Anyway so we had our discussion, then me and my big mouth and my assumption that other parents would advise their children as I would, shared my daughters information with another mother. Not good. Needless to say it was blown out of proportion the information made it back to school and to the group of girls in the worst possible way, and my angel ended up being labeled a snitch by her friends and ostracized for a while. Naturally, she blamed me for betraying her and I was in the dog house for a while. I felt terrible, I had inadvertently betrayed my angel’s trust and I had worked so hard for so long to nurture it.
I apologized and apologized but it was not enough. She said she forgave me, but I could feel the divide, from that point on for a long while, she was more guarded with what she told me. I was crushed, but I had brought it on myself. Luckily time really does heal all, and with constant reassurance and affirmation that I would never repeat the same mistake, we came full circle. I believe now that my angel does trust me again. From time to time she will tell me something and premise it with “and Mama please don’t share this with your friends and get me in trouble again”. I guess I deserve that, the way I see it, I would have to be mad to betray my angel’s trust again.
- Let us talk to our 7/8 year olds about some of these important issues that will inevitably confront them, because if we don’t then, it will be harder to talk to them about it later, and there are a lot of people who will be happy to tell them, hence eroding your power as parents.
- By the time our children reach their pre-tween years let us parents have confidence that we have instilled good judgment in our children, enabling them to separate fact from fiction.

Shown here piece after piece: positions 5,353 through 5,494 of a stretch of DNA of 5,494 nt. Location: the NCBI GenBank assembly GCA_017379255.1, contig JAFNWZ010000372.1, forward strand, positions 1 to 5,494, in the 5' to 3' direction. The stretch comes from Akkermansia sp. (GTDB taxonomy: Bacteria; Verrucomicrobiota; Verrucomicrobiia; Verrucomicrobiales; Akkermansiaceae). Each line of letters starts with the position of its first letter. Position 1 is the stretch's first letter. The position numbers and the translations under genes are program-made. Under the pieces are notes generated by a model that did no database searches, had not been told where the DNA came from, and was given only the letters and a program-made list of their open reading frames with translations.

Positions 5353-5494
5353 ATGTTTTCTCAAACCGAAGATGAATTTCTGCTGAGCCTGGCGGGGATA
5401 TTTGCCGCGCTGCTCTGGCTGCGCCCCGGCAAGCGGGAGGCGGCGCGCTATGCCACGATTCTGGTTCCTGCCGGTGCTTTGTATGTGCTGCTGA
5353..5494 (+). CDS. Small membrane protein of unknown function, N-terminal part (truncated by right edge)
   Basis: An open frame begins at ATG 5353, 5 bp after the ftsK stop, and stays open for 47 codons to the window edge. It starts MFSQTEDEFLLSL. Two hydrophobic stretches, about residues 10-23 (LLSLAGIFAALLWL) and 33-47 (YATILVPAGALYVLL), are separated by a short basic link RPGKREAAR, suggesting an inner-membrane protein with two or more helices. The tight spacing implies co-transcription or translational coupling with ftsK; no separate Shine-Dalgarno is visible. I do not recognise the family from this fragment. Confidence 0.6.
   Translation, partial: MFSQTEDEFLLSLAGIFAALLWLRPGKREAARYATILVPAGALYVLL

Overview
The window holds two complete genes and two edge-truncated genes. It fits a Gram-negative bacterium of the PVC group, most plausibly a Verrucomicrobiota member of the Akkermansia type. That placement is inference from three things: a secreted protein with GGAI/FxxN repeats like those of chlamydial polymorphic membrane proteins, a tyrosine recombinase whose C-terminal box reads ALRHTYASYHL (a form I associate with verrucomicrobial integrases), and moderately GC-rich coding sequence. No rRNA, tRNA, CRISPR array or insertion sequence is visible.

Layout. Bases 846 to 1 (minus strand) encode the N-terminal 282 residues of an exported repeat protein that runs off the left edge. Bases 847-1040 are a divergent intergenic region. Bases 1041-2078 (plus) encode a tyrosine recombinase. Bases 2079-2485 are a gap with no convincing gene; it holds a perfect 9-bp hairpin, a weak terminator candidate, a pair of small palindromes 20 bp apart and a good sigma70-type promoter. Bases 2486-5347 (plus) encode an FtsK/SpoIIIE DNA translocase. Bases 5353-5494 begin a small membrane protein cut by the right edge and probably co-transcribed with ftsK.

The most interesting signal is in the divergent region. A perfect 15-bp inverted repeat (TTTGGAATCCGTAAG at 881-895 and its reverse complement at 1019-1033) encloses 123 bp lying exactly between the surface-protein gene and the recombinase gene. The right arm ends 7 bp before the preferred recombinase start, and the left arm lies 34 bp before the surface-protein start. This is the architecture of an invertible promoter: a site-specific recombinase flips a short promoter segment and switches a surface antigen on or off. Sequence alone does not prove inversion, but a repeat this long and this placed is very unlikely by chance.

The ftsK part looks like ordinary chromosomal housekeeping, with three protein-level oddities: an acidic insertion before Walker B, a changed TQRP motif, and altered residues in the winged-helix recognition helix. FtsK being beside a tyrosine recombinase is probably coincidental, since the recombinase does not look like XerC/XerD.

- Let us build and nurture trust between us and our children, this is a work in progress please don’t tire of the exercise, no matter how futile it may seem, don’t give up!
- Pay attention to the world we live in now and accept and understand all the different nuances of being a pre-tween today in comparison to our own pre-tween years. What worked us back then will probably not work now.
- We must understand and embrace the information age and prepare to debrief our children daily as they are bombarded with all the information available to them.
- Respect the fact that this generation of pre-tweens is savvier and so we have to step up our game to keep up!
- Respect and trust your children so that they know what it feels like and they will give it back in return.
Inevitably it is all about trust, I have mine back with my angel and I intend to keep it!
Mother of Angel-tween
As a daughter of a single parent I have noticed that to keep a good and healthy relationship, you have to trust each other because if you don’t you might be in so much pain but you don’t want to tell because you don’t trust each other. I have been watching my friends lying to their parents and my mum’s friends lying to their children, and in the end they end up not trusting each other.
My mum and I will sometimes lie to each other or tell someone something that you have trusted them not to say, but we will apologize and make sure everything is okay and we might not trust each other for a day or two but in the end we find a way to make it the way it was before.
My advice to all the pre-tweens: Make sure you and your parents trust each other a lot, because trust really is an important thing.